A Political Account for Legal Confrontation between State and Society: The Case of Israeli Legal Pluralism
Studies in Law, Politics and Society, Vol. 32, p. 199, 2004
37 Pages Posted: 19 Dec 2009 Last revised: 13 Jan 2010
Date Written: 2004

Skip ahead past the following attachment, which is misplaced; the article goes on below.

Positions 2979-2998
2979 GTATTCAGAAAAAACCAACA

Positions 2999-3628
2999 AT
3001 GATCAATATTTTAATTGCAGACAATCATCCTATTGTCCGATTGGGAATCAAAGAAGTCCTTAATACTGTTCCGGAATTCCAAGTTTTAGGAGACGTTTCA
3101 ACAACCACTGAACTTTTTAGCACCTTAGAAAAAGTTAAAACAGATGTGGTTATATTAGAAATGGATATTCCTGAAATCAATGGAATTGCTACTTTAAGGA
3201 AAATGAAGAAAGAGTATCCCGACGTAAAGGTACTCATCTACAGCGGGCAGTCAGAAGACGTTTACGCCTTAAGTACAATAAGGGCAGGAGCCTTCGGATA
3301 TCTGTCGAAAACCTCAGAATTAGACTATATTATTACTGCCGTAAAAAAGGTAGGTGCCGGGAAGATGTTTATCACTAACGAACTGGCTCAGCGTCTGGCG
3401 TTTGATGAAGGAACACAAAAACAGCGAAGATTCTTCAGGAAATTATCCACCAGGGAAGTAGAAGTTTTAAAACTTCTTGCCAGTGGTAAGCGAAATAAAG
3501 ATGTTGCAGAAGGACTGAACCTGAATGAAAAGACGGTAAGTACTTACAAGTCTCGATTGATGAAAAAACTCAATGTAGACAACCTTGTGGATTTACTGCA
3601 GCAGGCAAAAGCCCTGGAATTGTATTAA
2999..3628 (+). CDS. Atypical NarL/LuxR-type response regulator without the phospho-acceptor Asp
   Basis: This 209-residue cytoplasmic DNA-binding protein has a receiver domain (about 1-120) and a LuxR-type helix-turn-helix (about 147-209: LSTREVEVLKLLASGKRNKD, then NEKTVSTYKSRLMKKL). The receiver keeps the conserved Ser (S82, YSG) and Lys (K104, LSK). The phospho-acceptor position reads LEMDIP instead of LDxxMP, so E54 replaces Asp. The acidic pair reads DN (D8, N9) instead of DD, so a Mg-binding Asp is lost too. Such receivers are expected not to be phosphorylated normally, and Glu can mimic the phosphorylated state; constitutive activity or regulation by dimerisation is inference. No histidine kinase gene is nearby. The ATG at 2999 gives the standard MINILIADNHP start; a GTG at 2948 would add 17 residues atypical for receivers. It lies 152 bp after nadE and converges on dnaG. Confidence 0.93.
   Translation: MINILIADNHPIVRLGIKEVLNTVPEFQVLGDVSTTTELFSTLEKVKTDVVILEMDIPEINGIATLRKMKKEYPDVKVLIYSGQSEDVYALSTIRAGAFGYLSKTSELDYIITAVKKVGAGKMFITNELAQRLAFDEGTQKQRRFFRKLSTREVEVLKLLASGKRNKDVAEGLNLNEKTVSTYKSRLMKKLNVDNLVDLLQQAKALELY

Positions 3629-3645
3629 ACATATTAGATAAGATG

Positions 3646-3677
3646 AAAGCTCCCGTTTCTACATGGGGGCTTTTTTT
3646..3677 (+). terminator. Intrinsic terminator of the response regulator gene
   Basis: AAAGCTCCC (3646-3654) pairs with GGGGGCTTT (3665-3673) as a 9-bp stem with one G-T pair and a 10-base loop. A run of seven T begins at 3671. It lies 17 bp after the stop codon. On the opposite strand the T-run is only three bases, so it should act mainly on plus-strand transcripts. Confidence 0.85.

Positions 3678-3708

This paper provides a political analysis of legal pluralism from a “new institutionalist” perspective. In response to question of why states recognize and incorporate non-state normative orderings into their legal systems, it is hypothesized that the decision of incorporation is made to enhance the capacities of postcolonial states with “rational” calculations. In this respect, two new categories of legal pluralism are introduced: capacity-enhancing recognition and capacity-diminishing recognition. The paper lastly assesses the implications of legal pluralism upon the state-society relations and individual rights and liberties of citizens in the case of Israel.
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